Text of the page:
So these past few weeks I have been confidently buying canned items. I have been buying things that have no business being in a can (meat), just so I can have the smug satisfaction of opening cans. Today, for my inaugural can opening I decide to make tuna fish salad (don’t judge, I like it and it’s good for you). So, I get out my can opener and proceed to open the can of tuna. Only, it’s not opening. I have pulled the handle apart and attached it to the can and I am cranking away and it’s not working. I decide maybe I have it backwards, so I re-adjust and start turning the wheelie and . . . nothing. Okay, maybe it was right the first time. No. Perhaps I am not pressing hard enough. Nothing. Could be it’s not at the right angle. Nope. Oh my God this is not happening. At this point, I am banging the can on the counter yelling about the fact that “it’s not my fault I grew up using an American can opener” and “doesn’t the can opener know I have been buying nothing but canned food items for weeks and my family is going to starve if I can’t figure this out!!” and I’m probably really freaking out my neighbors. I end up sliding down the side of the cabinets, and I’m on the floor sobbing and re-evaluating every choice I have ever made because if I am not smarter than a can opener, clearly something, somewhere has gone very wrong. Right?! I mean, if I can’t figure this out, how am I going to get through all the days that are filled with NOTHING BUT figuring things out? . . . And that, my friends, is the truth about bold moves. You have a thousand doubts. They just don’t reveal themselves until you can’t get the can open.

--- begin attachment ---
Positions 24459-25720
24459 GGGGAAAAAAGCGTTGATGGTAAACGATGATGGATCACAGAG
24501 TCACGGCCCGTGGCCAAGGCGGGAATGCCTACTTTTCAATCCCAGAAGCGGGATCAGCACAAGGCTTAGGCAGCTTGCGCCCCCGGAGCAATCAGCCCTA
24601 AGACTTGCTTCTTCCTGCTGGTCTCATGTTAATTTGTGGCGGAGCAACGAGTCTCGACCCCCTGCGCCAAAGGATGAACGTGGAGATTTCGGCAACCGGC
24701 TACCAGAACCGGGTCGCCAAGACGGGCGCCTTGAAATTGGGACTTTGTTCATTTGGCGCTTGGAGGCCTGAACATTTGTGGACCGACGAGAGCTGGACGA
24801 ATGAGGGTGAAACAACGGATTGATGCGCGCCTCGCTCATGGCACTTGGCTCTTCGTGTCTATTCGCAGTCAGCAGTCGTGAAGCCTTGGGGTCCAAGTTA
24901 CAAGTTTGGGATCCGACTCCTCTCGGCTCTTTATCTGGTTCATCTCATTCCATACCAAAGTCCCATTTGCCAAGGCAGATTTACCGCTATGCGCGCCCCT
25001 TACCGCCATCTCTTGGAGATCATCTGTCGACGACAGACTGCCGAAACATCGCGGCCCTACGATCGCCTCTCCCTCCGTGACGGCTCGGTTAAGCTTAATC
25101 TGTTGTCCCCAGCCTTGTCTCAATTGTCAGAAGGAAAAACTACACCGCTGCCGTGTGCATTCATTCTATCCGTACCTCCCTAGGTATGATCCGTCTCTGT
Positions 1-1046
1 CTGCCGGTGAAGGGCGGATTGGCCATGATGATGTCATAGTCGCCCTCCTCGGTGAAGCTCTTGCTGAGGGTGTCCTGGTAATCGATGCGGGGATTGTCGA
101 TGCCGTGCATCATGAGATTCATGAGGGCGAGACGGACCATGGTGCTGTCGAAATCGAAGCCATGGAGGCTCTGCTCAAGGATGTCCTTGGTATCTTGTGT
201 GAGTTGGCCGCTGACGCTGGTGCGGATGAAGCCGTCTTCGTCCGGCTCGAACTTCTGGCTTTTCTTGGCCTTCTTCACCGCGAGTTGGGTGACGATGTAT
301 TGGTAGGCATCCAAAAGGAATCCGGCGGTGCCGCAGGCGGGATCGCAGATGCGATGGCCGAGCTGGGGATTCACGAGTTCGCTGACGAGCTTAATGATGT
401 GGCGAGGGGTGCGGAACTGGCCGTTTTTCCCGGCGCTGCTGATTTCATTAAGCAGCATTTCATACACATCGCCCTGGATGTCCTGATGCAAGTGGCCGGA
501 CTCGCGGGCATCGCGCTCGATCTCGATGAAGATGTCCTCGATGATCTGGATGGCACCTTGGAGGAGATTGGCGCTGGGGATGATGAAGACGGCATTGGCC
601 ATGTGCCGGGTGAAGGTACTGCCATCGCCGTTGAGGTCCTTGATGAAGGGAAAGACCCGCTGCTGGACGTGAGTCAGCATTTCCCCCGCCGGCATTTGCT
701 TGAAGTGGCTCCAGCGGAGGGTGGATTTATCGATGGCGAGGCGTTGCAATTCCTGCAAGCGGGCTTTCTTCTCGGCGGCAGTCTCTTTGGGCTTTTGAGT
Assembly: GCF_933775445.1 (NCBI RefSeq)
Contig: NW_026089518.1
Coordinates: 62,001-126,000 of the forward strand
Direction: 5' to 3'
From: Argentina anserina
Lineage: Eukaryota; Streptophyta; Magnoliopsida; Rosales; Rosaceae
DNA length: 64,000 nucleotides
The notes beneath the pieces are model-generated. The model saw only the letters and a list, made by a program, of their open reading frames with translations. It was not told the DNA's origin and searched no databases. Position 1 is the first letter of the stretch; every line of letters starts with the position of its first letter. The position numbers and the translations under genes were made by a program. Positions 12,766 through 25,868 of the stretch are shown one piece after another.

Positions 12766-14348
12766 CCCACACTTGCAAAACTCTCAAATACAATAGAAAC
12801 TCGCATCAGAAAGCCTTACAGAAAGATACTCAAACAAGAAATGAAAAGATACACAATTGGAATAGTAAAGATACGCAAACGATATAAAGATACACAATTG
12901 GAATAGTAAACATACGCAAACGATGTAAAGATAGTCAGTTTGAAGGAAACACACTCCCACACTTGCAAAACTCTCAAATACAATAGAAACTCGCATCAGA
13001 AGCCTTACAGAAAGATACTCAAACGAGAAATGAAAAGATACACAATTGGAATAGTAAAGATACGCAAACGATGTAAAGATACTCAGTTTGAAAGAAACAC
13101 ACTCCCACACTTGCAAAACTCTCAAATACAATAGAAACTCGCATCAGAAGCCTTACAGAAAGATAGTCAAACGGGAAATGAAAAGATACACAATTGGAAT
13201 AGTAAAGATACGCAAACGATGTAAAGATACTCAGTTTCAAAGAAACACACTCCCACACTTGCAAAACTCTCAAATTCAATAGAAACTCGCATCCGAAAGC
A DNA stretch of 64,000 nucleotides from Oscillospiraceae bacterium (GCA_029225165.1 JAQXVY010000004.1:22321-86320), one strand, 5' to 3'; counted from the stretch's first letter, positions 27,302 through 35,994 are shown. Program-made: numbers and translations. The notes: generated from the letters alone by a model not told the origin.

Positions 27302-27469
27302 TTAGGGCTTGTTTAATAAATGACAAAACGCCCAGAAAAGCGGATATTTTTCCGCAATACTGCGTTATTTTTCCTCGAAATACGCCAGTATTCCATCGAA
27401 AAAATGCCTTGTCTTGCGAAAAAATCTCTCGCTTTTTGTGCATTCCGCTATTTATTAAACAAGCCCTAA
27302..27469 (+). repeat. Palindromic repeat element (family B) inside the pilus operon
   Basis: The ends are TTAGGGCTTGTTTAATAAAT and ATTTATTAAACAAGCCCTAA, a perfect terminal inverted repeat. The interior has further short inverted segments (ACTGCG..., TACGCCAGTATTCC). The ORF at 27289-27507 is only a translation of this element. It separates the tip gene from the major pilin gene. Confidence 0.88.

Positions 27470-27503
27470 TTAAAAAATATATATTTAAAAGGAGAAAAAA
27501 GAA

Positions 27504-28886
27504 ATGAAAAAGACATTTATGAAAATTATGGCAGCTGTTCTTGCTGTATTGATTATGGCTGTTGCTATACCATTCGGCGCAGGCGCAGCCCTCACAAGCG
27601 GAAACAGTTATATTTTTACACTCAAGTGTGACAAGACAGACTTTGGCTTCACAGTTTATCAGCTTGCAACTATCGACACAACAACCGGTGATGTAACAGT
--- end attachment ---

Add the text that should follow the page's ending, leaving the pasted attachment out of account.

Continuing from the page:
Are you all glad the elections are over? I was in a job interview and the guy actually started talking about American politics (not in a good way, of course). It was so awkward. I’m thinking, “If I agree that George Bush is evil, will I get the job?” . . . I mean, I need to pay for Snickers ice cream bars. Why do people think it’s OK to completely trash another person’s country and government right in front of them? I’m going to start trash talking the Queen and see if they like it. Start making fun of her hats. Seriously though, I know we have inserted ourselves in to an academic environment, but I hate talking about politics. Especially in job interviews - sheesh! So, I just changed the subject and asked him how he felt about God. I didn’t do that.